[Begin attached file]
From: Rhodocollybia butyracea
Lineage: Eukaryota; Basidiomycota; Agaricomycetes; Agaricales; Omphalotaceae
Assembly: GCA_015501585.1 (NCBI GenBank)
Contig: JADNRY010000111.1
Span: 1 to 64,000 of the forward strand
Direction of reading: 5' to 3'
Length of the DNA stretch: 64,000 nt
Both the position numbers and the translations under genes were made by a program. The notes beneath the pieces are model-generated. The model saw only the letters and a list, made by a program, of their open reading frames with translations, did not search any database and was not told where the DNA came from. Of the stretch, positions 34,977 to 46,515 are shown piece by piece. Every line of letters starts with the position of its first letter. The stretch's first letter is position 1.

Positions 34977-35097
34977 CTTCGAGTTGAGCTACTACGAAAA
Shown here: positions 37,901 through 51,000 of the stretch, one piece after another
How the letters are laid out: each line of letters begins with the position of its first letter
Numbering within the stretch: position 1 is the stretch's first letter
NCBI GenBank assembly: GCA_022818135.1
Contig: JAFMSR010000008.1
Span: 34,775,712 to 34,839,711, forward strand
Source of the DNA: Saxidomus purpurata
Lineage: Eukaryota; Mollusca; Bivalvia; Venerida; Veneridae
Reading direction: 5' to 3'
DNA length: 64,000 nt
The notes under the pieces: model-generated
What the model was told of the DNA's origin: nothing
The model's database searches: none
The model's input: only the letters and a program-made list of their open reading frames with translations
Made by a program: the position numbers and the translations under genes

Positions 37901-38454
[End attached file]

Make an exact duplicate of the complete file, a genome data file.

From: Rhodocollybia butyracea
Lineage: Eukaryota; Basidiomycota; Agaricomycetes; Agaricales; Omphalotaceae
Assembly: GCA_015501585.1 (NCBI GenBank)
Contig: JADNRY010000111.1
Span: 1 to 64,000 of the forward strand
Direction of reading: 5' to 3'
Length of the DNA stretch: 64,000 nt
Both the position numbers and the translations under genes were made by a program. The notes beneath the pieces are model-generated. The model saw only the letters and a list, made by a program, of their open reading frames with translations, did not search any database and was not told where the DNA came from. Of the stretch, positions 34,977 to 46,515 are shown piece by piece. Every line of letters starts with the position of its first letter. The stretch's first letter is position 1.

Positions 34977-35097
34977 CTTCGAGTTGAGCTACTACGAAAA
Shown here: positions 37,901 through 51,000 of the stretch, one piece after another
How the letters are laid out: each line of letters begins with the position of its first letter
Numbering within the stretch: position 1 is the stretch's first letter
NCBI GenBank assembly: GCA_022818135.1
Contig: JAFMSR010000008.1
Span: 34,775,712 to 34,839,711, forward strand
Source of the DNA: Saxidomus purpurata
Lineage: Eukaryota; Mollusca; Bivalvia; Venerida; Veneridae
Reading direction: 5' to 3'
DNA length: 64,000 nt
The notes under the pieces: model-generated
What the model was told of the DNA's origin: nothing
The model's database searches: none
The model's input: only the letters and a program-made list of their open reading frames with translations
Made by a program: the position numbers and the translations under genes

Positions 37901-38454